From where California and San Francisco stand now in regard to the legalization of same-sex marriage, it is easy to look back at 2004 with starry eyes, congratulate The City for a job well done and move on.
Now, a decade after then-Mayor Gavin Newsom ordered officials to begin marrying same-sex couples at City Hall, is a good time to look back at the conversation, and controversy, that this stirred, and to redouble the efforts to help bring marriage equality to the entire country.
Newsom’s move for San Francisco to begin marrying same-sex couples started as a statement. Then, as it progressed for several weeks before the California Supreme Court stepped in and stopped the ceremonies, it became a signal of hope and a lightning rod for criticism — even from Democrats. In all, 4,027 same-sex couples wed in San Francisco between Feb. 12 and March 11, 2004.
Those couples also had to go through the legal challenges that the marriages faced in the courts. While the majority of Californians stood by and watched the volleying of legal arguments, and rulings, from a more abstract point of view, these couples lived through it with each twist and turn validating and then demolishing their legal rights to be wed to each other.
Through it all, The City steadfastly stood by and defended its move in the face of many legal challenges and vicious verbal attacks in the media and elsewhere. Attorneys from The City trudged through the legal trenches, past an unjust ballot measure, through state and federal courts and on to the U.S. Supreme Court, where they helped in the battle to overturn California’s ban on same-sex marriage once and for all last year.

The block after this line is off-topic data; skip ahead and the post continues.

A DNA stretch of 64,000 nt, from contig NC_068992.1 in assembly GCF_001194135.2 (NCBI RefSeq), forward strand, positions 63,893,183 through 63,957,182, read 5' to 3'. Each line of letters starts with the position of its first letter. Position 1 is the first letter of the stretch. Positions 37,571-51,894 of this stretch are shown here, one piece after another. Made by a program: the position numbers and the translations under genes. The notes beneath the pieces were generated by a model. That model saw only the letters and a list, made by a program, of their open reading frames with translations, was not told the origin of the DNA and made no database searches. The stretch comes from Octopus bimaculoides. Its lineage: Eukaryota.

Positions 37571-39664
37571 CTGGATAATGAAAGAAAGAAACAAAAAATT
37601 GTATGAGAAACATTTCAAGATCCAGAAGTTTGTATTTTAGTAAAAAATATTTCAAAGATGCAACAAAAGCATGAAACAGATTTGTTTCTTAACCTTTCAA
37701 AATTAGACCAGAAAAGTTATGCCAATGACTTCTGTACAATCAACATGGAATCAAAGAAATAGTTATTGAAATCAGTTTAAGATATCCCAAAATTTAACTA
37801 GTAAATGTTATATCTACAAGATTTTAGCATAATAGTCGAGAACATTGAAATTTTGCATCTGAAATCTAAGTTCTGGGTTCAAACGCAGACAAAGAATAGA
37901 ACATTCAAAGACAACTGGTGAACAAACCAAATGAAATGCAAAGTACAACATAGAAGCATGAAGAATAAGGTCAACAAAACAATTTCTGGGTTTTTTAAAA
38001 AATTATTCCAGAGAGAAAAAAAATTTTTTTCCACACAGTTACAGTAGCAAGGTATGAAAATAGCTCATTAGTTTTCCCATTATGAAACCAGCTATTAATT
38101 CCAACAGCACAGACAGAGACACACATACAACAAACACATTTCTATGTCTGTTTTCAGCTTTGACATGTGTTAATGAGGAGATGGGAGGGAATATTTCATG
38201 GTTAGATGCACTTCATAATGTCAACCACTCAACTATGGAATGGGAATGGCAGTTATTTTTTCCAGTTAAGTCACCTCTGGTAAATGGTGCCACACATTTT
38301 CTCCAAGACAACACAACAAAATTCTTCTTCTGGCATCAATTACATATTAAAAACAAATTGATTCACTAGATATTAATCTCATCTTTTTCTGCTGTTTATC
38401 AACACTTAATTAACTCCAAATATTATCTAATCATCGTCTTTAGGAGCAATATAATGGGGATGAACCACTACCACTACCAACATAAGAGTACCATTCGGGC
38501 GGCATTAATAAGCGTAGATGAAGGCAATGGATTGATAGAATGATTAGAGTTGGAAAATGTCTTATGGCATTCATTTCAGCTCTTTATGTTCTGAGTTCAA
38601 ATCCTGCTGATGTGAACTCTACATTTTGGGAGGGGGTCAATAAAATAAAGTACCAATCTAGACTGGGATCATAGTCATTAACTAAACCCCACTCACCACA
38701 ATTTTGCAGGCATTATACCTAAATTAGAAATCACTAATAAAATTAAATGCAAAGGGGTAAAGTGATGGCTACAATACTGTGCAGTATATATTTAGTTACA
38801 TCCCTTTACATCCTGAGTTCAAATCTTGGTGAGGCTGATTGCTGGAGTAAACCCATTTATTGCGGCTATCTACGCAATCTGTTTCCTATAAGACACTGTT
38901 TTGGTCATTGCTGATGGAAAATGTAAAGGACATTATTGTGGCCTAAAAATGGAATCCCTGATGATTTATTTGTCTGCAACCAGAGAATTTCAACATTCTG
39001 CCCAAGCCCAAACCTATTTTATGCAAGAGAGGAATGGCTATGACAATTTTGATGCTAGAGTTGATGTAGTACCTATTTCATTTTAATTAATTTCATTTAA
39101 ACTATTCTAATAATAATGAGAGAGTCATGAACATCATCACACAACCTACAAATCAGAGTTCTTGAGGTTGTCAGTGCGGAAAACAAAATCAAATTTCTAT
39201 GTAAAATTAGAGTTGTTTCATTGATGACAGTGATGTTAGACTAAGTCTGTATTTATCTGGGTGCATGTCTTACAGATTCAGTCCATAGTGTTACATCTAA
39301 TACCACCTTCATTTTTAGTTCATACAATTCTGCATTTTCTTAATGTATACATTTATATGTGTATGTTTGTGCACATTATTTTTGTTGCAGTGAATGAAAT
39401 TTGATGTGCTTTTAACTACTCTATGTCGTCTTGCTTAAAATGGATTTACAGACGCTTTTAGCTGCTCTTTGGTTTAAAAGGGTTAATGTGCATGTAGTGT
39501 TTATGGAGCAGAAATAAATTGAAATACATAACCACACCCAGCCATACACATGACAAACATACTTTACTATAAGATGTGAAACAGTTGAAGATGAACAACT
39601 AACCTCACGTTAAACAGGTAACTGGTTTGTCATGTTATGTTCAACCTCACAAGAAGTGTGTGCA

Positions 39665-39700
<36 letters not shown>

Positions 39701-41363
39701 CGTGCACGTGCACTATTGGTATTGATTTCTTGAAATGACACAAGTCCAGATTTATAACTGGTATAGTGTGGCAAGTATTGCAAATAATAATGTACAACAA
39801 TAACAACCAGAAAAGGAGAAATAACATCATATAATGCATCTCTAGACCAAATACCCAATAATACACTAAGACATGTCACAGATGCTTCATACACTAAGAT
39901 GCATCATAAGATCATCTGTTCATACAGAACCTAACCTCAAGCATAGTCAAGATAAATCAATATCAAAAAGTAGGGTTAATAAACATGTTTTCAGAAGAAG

San Francisco was right in helping to start the nationwide conversation about same-sex marriage — even if it was tough at the time. The majority of Americans in 2004 did not approve of same-sex marriages. But attitudes have changed in the past decade — a long time for the couples wanting to marry, but a blink of the eye for a cultural shift. The bans against same-sex marriage are falling throughout the nation, mostly via court actions.
The federal government, through the overturning of the Defense of Marriage Act, is also moving toward recognizing same-sex couples in a fully equal way. But from where we stand now, just 17 states and the District of Columbia allow same-sex marriage. According to Marriage Equality USA, 51 percent of Americans still live in states that restrict marriage to a man and a woman.
It is exciting to look back at the past decade and see how far marriage equality has come in California since that fateful day when Newsom made a bold move. Now it is time for the rest of the nation to experience the joy that San Francisco just celebrated.